Home Computing Machines: Will They Succeed?


(Flickr/Marcin Wichary)

As you debate whether to toss your year-old phone and get yourself a snappy new iPhone (look at that screen!) or a Droid X (a 1-gigahertz processor!), take a moment to think about how far we've come. In that spirit, take a moment to read this awesome article from 1982 in The Atlantic, written by James Fallows. Always an early adopter, Fallows got himself one of those new-fangled word-processing devices for a mere $4,000. After replacing a missing fuse (they had fuses?), he gets the thing up and running, and finds his writing transformed:

When I sit down to write a letter or start the first draft of an article, I simply type on the keyboard and the words appear on the screen. For six months, I found it awkward to compose first drafts on the computer. Now I can hardly do it any other way. It is faster to type this way than with a normal typewriter, because you don't need to stop at the end of the line for a carriage return (the computer automatically "wraps" the words onto the next line when you reach the right-hand margin), and you never come to the end of the page, because the material on the screen keeps sliding up to make room for each new line. It is also more satisfying to the soul, because each maimed and misconceived passage can be made to vanish instantly, by the word or by the paragraph, leaving a pristine green field on which to make the next attempt.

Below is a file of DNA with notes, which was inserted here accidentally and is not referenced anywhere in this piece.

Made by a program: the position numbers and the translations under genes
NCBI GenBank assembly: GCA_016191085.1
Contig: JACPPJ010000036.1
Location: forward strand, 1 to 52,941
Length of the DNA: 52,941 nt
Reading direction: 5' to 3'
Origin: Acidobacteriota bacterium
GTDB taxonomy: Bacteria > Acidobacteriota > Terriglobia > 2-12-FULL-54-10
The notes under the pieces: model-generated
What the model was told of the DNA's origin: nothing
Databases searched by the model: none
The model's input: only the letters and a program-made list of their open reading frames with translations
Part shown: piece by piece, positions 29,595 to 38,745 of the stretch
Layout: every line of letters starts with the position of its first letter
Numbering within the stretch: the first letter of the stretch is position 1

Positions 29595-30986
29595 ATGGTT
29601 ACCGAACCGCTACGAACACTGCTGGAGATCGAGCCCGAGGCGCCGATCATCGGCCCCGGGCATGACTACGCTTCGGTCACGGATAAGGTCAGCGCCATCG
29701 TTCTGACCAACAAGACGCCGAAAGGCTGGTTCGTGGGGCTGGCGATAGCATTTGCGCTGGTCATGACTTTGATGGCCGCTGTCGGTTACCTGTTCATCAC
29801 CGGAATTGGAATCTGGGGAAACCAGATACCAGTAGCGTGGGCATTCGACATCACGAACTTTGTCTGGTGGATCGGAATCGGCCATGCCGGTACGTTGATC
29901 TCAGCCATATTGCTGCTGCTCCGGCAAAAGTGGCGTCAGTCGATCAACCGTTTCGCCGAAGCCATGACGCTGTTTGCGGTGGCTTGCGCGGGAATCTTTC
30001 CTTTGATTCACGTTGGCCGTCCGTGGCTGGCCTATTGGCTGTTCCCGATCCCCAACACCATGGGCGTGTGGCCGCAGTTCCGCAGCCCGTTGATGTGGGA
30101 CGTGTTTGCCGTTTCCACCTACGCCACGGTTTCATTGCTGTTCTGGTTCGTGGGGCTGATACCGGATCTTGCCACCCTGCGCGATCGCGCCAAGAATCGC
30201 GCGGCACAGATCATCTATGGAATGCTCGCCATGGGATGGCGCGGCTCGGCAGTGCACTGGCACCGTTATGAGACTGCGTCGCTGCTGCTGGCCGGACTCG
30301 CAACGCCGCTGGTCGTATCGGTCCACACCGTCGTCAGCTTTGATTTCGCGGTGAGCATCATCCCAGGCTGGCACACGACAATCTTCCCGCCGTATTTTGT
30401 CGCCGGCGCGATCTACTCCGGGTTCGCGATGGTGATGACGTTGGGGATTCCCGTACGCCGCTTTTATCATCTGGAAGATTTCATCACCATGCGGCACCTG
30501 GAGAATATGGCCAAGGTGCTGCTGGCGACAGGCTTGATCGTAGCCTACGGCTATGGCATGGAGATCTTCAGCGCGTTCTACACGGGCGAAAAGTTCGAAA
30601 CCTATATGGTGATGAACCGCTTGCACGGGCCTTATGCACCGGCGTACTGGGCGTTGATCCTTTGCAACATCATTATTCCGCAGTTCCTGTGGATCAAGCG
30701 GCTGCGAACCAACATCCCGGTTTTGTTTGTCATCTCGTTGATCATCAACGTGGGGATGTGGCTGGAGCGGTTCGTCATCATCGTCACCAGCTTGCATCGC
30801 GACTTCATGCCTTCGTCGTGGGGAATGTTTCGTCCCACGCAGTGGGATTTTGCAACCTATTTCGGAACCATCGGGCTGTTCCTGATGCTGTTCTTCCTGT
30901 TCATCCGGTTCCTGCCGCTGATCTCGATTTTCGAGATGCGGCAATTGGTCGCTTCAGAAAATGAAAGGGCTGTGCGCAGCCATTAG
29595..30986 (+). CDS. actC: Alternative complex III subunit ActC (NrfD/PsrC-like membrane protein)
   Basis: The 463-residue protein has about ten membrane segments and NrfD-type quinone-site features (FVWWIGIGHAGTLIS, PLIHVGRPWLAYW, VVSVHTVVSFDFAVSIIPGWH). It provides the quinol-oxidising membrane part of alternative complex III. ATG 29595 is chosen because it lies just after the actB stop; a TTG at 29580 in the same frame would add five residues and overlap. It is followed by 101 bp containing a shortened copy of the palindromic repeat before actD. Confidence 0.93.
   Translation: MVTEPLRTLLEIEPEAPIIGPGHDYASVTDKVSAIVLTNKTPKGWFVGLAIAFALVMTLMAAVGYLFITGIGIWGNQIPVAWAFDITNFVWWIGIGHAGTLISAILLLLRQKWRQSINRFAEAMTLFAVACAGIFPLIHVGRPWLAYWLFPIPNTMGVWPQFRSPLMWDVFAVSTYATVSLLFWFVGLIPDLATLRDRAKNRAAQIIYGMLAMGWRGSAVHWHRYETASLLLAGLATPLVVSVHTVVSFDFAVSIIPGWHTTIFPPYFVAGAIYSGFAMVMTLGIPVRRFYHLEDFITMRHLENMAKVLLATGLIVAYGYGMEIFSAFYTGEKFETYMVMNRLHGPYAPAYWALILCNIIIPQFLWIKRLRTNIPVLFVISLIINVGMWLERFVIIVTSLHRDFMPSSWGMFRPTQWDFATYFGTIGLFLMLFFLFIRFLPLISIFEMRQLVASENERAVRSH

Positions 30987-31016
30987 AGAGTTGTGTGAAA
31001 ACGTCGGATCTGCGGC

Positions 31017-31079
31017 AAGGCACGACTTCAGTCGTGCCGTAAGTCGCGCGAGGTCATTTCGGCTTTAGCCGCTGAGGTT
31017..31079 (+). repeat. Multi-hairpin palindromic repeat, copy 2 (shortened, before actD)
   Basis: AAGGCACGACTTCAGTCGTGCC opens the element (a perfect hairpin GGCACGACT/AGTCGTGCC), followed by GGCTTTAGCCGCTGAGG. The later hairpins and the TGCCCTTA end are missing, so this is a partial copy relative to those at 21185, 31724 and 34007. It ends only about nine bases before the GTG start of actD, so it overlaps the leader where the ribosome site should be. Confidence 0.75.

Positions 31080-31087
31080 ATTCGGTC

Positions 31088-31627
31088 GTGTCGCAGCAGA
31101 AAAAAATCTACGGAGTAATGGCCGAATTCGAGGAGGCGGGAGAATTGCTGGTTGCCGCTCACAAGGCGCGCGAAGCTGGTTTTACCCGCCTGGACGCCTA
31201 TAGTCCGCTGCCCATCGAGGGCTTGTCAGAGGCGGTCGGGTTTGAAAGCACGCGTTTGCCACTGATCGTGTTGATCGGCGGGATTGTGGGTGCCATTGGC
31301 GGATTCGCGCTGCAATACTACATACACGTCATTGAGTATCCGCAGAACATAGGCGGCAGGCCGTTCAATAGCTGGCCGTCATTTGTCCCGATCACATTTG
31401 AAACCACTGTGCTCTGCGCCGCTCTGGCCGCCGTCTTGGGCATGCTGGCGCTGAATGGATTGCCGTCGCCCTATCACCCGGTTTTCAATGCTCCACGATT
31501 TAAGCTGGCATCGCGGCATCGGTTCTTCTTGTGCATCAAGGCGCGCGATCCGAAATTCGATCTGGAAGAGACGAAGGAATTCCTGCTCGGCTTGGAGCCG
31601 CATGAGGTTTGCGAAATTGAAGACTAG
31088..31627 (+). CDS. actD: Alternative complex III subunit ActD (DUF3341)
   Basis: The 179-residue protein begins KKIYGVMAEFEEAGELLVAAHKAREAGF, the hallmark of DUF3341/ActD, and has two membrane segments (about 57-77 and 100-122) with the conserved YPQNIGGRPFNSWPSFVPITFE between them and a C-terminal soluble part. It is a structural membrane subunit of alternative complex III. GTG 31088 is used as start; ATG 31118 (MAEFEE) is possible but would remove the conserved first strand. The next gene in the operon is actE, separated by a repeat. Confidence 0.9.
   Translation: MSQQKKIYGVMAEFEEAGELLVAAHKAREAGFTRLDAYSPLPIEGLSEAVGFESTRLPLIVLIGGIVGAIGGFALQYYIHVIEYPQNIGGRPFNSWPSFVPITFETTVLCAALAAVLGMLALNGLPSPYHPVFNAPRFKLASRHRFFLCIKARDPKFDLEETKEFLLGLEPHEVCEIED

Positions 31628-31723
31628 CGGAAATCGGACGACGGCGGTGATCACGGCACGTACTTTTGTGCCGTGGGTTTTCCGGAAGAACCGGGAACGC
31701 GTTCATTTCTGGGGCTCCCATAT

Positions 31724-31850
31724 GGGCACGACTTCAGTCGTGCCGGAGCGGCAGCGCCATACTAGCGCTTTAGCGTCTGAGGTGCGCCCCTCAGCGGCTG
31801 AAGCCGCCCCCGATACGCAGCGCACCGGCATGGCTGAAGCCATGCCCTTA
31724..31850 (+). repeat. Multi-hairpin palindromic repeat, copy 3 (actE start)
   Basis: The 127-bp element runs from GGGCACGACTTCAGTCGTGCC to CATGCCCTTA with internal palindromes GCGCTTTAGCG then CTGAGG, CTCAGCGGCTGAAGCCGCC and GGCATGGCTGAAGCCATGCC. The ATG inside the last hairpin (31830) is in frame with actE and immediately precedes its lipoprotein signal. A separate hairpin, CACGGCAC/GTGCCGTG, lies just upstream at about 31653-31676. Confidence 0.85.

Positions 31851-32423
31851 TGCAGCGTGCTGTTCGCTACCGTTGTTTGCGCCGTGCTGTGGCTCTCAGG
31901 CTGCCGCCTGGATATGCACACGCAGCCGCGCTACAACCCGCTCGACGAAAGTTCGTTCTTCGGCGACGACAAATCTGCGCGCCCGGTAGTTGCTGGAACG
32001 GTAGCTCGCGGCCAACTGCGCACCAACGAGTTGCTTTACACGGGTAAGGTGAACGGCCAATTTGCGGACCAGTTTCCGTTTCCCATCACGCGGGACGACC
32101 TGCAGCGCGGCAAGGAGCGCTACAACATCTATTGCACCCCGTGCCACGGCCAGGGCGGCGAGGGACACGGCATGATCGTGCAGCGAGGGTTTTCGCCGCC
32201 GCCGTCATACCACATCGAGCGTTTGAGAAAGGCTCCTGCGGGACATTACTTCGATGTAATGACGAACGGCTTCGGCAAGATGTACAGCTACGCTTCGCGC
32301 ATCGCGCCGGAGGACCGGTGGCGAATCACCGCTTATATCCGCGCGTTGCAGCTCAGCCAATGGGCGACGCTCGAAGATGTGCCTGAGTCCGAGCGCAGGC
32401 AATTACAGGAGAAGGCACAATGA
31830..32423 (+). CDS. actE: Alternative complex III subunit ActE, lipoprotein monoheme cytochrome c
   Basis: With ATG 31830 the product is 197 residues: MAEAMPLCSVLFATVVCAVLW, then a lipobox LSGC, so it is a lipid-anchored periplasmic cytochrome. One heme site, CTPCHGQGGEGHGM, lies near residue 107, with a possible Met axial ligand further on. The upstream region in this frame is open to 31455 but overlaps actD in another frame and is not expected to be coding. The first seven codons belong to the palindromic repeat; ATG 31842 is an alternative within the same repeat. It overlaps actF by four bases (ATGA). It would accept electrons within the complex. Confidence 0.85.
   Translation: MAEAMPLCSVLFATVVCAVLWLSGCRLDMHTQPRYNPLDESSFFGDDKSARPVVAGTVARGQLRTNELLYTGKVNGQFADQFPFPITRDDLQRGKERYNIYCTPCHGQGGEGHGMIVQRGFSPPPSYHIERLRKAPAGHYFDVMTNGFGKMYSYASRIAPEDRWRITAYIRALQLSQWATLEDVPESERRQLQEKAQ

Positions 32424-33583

It's a reminder that even the parts of the information revolution that today seem utterly mundane were, not that long ago, a revelation. Fallows also put in a plug for the machine pictured above, the Osborne 1, a precursor to the laptop: "In a perfect world, everyone who had a home computer would also have an Osborne to travel with. According to dealers, Osbornes are selling so fast that many people must have decided that it makes sense not just as their second computer but as their first." And why not -- the thing only weighed 23.5 pounds!

-- Paul Waldman

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